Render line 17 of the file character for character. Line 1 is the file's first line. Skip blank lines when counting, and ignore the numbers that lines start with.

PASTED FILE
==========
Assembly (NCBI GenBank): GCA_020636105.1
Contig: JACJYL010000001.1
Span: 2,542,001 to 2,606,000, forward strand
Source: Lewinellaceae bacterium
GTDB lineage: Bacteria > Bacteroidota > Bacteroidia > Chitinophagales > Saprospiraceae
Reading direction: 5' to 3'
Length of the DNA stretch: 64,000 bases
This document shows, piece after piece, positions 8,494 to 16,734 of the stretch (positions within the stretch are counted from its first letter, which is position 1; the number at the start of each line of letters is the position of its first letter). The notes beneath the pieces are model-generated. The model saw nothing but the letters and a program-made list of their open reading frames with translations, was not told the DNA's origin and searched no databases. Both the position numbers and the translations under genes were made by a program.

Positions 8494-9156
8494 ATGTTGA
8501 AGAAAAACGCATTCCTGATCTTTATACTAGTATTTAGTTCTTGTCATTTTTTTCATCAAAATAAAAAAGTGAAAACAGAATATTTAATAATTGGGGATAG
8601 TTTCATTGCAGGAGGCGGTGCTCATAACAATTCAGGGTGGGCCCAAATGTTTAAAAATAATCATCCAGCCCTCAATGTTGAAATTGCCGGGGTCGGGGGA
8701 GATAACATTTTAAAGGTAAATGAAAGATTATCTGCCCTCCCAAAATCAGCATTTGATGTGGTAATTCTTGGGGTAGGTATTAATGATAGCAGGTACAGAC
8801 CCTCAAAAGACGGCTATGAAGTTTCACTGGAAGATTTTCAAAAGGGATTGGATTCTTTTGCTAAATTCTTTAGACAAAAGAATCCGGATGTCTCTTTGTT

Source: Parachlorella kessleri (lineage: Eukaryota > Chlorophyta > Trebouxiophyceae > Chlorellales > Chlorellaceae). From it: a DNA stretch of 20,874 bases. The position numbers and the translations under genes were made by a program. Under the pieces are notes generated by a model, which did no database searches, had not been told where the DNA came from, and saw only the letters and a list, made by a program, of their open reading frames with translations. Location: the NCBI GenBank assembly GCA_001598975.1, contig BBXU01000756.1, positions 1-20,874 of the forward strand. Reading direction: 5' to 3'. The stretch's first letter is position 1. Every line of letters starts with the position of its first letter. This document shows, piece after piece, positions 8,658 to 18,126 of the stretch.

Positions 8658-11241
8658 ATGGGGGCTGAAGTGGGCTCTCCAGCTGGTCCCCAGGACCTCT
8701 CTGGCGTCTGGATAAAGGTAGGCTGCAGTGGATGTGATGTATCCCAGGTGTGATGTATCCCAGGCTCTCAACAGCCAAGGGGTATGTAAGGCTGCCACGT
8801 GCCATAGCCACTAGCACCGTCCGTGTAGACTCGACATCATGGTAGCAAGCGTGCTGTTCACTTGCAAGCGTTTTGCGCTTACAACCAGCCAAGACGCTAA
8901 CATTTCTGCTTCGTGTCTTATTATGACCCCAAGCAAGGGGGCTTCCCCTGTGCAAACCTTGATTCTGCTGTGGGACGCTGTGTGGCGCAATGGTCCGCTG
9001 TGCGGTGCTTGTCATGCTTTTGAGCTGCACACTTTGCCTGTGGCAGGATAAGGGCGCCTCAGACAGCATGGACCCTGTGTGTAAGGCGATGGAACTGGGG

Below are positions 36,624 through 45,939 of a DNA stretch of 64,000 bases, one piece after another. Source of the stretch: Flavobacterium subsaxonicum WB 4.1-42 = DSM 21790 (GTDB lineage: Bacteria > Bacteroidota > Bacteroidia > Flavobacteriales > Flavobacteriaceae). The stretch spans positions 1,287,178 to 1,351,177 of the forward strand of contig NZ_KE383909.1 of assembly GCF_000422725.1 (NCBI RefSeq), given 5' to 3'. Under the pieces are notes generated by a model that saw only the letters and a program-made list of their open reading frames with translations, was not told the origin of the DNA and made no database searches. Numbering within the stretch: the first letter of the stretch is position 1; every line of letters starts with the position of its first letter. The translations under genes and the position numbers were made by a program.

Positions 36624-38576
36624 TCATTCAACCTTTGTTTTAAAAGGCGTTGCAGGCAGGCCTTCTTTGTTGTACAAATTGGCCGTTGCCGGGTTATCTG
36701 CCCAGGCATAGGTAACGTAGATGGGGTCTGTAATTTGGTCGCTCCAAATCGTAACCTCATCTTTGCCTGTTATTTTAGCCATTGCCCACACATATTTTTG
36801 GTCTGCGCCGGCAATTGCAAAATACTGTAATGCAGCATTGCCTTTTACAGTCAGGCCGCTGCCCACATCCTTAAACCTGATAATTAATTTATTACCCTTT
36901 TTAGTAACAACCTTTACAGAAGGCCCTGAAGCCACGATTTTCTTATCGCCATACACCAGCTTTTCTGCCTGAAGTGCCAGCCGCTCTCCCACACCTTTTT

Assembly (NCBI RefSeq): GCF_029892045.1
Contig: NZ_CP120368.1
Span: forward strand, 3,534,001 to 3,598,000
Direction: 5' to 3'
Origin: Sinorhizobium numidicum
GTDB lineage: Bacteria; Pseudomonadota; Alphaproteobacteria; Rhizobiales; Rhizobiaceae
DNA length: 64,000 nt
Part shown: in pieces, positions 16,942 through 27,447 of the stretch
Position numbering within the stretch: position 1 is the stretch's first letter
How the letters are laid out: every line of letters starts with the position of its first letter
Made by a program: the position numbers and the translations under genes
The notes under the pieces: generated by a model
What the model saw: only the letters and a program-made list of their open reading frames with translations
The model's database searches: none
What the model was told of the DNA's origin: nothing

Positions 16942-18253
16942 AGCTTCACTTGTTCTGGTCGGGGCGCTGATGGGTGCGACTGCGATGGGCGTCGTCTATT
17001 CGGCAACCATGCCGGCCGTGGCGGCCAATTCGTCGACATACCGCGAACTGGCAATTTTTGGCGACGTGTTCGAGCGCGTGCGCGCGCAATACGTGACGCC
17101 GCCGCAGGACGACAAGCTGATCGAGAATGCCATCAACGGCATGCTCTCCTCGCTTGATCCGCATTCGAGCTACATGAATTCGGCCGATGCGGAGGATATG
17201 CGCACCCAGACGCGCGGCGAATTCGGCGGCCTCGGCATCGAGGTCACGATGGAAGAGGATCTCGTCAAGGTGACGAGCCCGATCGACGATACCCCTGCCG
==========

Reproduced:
8658 ATGGGGGCTGAAGTGGGCTCTCCAGCTGGTCCCCAGGACCTCT